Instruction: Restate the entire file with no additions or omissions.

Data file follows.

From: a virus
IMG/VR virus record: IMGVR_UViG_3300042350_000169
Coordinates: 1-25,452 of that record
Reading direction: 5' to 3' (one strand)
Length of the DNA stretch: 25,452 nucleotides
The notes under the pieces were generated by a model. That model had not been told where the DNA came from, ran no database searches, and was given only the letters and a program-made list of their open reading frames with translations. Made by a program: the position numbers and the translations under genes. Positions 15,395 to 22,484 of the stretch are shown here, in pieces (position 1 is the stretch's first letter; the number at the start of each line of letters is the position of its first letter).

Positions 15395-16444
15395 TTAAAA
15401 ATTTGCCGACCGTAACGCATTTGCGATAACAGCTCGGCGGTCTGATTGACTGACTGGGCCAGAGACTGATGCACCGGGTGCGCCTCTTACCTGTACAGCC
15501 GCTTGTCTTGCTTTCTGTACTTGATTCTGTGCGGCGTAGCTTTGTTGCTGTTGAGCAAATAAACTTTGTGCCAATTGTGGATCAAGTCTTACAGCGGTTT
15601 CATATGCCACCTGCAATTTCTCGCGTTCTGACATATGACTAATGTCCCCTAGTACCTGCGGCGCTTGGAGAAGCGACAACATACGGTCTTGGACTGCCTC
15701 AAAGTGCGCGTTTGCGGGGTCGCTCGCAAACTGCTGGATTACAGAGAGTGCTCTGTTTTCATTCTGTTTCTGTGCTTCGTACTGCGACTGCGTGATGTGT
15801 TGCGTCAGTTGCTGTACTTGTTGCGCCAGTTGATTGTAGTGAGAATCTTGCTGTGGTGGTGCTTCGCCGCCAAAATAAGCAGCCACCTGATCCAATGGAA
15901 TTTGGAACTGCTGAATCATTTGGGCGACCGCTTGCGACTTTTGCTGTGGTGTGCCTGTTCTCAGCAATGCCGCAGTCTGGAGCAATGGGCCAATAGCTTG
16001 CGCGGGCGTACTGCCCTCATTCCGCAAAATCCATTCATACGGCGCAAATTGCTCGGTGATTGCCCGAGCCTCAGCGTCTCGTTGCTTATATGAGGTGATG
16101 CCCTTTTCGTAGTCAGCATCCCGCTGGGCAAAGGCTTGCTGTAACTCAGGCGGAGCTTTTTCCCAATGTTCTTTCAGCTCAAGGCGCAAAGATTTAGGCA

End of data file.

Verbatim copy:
From: a virus
IMG/VR virus record: IMGVR_UViG_3300042350_000169
Coordinates: 1-25,452 of that record
Reading direction: 5' to 3' (one strand)
Length of the DNA stretch: 25,452 nucleotides
The notes under the pieces were generated by a model. That model had not been told where the DNA came from, ran no database searches, and was given only the letters and a program-made list of their open reading frames with translations. Made by a program: the position numbers and the translations under genes. Positions 15,395 to 22,484 of the stretch are shown here, in pieces (position 1 is the stretch's first letter; the number at the start of each line of letters is the position of its first letter).

Positions 15395-16444
15395 TTAAAA
15401 ATTTGCCGACCGTAACGCATTTGCGATAACAGCTCGGCGGTCTGATTGACTGACTGGGCCAGAGACTGATGCACCGGGTGCGCCTCTTACCTGTACAGCC
15501 GCTTGTCTTGCTTTCTGTACTTGATTCTGTGCGGCGTAGCTTTGTTGCTGTTGAGCAAATAAACTTTGTGCCAATTGTGGATCAAGTCTTACAGCGGTTT
15601 CATATGCCACCTGCAATTTCTCGCGTTCTGACATATGACTAATGTCCCCTAGTACCTGCGGCGCTTGGAGAAGCGACAACATACGGTCTTGGACTGCCTC
15701 AAAGTGCGCGTTTGCGGGGTCGCTCGCAAACTGCTGGATTACAGAGAGTGCTCTGTTTTCATTCTGTTTCTGTGCTTCGTACTGCGACTGCGTGATGTGT
15801 TGCGTCAGTTGCTGTACTTGTTGCGCCAGTTGATTGTAGTGAGAATCTTGCTGTGGTGGTGCTTCGCCGCCAAAATAAGCAGCCACCTGATCCAATGGAA
15901 TTTGGAACTGCTGAATCATTTGGGCGACCGCTTGCGACTTTTGCTGTGGTGTGCCTGTTCTCAGCAATGCCGCAGTCTGGAGCAATGGGCCAATAGCTTG
16001 CGCGGGCGTACTGCCCTCATTCCGCAAAATCCATTCATACGGCGCAAATTGCTCGGTGATTGCCCGAGCCTCAGCGTCTCGTTGCTTATATGAGGTGATG
16101 CCCTTTTCGTAGTCAGCATCCCGCTGGGCAAAGGCTTGCTGTAACTCAGGCGGAGCTTTTTCCCAATGTTCTTTCAGCTCAAGGCGCAAAGATTTAGGCA